Higher stocks, arrival of East African crop cited as the reasons
Raw cashew prices will ease in 2012 feel cashew kernel exporters as traders have substantial holdings and also due to the arrival of East African crop.
Traders in Africa are holding between 40,000 tonnes and 50,000 tonnes of raw cashew and supplies from Tanzania are expected to counter any crunch situation in the New Year, said R. Hari Krishnan Nair, Chairman, Cashew Export Promotion Council of India. He said that raw cashew prices were forced up by a squeeze in supplies owing to the civil war in Ivory Coast, which ended in May. As a result of the civil war, supplies from the West African country were delayed and were still available in the market.
However, it does not appear to be a lag on Indian cashew kernel exports in the New Year.
Ivory Coast continued to be the biggest supplier of raw cashew for Indian processors, followed by Benin and Tanzania. The trio of African countries accounted for more than three lakh tonnes of raw cashew exports to India worth Rs.1,633 crore. Import of raw cashew totalled more than five lakh tonnes worth Rs.2,479 crore during 2010-11. Figures from Cashew Export Promotion Council reveal that cashew kernel export from India went up by nearly 60 per cent in quantity between April and August this year to 65,501 tonnes from 41,395 tonnes during the same period in 2010. The increase in quantity was reflected in value too as total export earnings stood at Rs.1,737 crore, an increase of more than 56 per cent compared to the April-August period in 2010. Dollar earnings went up from $239 million to $384 million, an increase of 61 per cent.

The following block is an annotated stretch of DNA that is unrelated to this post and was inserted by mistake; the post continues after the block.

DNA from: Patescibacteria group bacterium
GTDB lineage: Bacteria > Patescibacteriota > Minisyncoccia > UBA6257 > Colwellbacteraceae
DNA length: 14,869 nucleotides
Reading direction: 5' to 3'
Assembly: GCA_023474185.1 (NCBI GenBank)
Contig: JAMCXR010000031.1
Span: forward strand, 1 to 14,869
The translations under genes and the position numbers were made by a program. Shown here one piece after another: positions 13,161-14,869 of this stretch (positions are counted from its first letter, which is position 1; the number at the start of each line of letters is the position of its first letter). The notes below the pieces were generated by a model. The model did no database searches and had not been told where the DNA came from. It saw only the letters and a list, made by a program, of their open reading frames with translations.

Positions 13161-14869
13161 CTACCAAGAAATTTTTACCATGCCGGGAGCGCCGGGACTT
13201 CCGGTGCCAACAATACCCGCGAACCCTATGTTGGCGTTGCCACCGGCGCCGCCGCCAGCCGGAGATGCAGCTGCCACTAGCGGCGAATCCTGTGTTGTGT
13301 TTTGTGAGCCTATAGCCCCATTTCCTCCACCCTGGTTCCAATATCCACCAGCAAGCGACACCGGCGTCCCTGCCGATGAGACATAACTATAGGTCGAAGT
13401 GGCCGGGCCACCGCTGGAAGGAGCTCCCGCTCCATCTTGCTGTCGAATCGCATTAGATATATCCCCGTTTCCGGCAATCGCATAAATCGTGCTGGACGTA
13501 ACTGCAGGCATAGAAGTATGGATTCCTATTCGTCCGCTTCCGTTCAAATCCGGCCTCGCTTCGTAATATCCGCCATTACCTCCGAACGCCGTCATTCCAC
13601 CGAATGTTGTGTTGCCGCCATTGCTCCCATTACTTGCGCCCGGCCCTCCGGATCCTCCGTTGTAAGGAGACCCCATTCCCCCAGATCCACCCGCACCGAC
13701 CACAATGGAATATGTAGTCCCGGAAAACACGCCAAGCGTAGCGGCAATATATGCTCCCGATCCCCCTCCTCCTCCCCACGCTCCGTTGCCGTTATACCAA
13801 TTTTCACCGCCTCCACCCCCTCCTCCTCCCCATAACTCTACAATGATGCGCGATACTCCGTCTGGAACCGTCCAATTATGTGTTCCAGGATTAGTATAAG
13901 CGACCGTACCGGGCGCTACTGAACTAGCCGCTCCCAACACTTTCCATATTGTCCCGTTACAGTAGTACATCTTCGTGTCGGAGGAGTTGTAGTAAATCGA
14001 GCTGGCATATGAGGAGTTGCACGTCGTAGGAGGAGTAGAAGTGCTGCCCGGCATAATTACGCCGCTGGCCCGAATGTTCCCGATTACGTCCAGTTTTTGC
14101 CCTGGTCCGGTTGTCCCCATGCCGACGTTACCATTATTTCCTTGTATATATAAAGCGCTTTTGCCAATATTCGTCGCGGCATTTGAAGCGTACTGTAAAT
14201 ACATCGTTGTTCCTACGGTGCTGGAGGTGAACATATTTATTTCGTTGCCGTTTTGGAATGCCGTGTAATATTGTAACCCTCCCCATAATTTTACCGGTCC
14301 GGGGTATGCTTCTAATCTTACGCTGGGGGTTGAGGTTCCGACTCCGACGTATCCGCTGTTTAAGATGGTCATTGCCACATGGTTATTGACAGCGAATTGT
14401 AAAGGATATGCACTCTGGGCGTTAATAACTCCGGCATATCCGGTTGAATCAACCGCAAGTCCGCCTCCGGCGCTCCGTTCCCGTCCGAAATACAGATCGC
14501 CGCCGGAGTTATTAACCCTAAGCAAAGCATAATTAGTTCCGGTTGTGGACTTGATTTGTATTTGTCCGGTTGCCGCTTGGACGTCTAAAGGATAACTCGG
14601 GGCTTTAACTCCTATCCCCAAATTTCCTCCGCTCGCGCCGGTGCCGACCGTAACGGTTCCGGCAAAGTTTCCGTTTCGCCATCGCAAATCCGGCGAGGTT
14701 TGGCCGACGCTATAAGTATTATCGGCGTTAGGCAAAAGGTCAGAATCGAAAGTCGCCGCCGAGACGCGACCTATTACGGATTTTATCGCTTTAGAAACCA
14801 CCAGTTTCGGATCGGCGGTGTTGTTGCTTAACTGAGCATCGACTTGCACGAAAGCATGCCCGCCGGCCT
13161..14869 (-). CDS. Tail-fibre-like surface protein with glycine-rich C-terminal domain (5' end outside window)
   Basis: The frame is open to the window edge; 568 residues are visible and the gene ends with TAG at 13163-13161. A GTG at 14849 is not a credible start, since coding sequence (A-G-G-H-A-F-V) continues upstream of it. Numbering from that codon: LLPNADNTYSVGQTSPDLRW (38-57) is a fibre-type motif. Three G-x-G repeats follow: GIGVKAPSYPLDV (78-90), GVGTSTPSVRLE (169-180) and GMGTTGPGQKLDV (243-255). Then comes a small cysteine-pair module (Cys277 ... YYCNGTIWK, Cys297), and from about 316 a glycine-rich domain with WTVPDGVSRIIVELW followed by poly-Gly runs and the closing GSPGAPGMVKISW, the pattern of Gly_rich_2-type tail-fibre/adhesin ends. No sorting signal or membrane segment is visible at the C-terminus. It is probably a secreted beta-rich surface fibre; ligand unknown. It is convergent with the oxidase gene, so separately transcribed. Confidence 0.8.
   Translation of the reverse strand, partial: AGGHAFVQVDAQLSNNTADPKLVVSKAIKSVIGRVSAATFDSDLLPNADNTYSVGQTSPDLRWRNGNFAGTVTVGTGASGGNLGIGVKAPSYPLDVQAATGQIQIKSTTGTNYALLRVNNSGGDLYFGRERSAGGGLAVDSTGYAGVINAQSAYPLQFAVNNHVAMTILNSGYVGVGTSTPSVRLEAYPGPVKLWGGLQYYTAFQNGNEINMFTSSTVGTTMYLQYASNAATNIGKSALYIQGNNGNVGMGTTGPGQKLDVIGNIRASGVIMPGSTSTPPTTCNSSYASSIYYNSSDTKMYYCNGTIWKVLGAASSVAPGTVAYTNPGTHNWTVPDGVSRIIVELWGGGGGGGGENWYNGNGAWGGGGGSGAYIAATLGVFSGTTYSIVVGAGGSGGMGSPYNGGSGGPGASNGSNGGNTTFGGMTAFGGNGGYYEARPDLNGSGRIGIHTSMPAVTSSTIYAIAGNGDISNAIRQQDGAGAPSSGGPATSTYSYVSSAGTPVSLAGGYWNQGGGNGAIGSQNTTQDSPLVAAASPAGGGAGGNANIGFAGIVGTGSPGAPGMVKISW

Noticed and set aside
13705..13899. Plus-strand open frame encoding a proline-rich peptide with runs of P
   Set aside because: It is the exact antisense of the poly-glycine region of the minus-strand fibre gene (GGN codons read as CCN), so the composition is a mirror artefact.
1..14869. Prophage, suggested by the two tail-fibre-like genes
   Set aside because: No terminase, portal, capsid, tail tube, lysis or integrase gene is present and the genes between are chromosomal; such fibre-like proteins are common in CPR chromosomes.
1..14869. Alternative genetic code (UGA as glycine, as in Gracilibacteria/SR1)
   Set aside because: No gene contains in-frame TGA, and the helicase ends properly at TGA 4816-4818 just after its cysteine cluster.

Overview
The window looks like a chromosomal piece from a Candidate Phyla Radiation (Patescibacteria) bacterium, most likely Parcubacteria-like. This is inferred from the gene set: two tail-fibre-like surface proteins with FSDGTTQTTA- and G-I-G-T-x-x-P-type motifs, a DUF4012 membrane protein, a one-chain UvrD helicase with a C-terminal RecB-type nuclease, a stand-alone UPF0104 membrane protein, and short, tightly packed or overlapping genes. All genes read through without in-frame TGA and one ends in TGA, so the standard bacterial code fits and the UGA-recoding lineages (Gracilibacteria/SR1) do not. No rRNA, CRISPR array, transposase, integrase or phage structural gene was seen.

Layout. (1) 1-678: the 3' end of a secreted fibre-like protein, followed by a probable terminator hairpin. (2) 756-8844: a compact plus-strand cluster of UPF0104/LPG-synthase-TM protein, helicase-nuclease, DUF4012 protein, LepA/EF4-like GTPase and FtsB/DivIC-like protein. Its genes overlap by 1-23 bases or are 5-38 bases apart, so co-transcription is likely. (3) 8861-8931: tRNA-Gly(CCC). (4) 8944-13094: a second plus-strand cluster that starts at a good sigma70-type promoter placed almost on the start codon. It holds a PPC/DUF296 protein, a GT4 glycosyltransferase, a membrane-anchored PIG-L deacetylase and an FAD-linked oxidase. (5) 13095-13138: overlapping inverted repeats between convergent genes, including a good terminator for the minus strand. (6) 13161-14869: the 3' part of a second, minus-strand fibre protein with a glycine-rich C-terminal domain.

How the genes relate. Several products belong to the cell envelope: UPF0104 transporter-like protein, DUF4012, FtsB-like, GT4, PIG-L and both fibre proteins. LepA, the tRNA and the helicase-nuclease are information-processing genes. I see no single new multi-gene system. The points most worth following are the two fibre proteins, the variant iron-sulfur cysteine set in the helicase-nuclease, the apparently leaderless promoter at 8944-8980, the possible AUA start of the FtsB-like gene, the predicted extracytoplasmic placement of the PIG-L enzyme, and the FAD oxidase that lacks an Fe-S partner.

Exporters also felt that cashew did not face serious threat from other nuts because cashew, despite a rise in dollar value, offered value for money as other nuts such as pistachios, were costlier.
The calendar year saw cashew kernel price rise to $4.50 a pound for a short period before Diwali. It has since eased and is expected to be firm around $3.50 a pound.
In the past, cashew has proved to be counter-recessionary and exporters do not feel that the king of nuts face a serious slackening of demand because of slowdown in Europe and the U.S.